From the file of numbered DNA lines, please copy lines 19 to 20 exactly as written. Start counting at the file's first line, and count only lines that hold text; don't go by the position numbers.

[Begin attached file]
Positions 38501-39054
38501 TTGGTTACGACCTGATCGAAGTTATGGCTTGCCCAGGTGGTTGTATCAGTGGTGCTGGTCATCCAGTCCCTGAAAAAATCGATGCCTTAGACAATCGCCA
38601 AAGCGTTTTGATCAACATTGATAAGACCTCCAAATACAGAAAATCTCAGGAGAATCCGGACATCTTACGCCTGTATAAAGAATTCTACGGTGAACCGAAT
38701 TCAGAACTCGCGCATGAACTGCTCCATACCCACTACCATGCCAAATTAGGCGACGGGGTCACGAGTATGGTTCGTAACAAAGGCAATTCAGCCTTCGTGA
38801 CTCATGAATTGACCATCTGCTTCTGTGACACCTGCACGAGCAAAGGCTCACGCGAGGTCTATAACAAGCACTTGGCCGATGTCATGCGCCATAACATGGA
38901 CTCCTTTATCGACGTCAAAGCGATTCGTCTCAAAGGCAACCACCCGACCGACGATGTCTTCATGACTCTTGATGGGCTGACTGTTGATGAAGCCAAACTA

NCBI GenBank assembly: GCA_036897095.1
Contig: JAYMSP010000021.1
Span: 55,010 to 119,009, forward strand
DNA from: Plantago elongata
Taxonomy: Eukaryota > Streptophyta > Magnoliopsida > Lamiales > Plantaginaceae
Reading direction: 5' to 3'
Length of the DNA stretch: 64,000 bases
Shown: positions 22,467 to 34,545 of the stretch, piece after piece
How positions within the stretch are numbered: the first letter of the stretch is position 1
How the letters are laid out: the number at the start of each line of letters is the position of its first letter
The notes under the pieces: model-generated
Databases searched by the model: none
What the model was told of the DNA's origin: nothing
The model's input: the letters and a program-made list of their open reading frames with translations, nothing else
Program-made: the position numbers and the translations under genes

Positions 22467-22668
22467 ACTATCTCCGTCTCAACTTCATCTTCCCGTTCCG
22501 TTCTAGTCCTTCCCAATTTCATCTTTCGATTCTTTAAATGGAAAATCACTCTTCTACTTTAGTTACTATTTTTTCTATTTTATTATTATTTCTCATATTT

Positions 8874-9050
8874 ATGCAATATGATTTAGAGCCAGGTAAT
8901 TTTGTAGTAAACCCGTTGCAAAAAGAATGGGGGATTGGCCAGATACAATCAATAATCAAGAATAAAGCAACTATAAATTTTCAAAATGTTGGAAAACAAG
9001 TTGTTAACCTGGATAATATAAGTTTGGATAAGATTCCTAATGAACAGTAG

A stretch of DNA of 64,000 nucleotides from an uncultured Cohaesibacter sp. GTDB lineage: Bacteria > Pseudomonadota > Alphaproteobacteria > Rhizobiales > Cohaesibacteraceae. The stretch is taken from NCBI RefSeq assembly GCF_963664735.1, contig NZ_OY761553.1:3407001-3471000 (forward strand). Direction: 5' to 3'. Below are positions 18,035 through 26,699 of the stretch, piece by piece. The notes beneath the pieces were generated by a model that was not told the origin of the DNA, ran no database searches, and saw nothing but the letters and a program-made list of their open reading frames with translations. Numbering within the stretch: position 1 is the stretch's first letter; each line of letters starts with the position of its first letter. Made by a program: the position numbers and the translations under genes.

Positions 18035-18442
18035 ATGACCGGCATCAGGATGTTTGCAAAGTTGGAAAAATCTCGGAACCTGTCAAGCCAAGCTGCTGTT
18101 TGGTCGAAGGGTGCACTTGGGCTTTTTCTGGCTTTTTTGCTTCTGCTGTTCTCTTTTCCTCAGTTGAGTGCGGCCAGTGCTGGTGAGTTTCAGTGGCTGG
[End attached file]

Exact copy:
What the model was told of the DNA's origin: nothing
The model's input: the letters and a program-made list of their open reading frames with translations, nothing else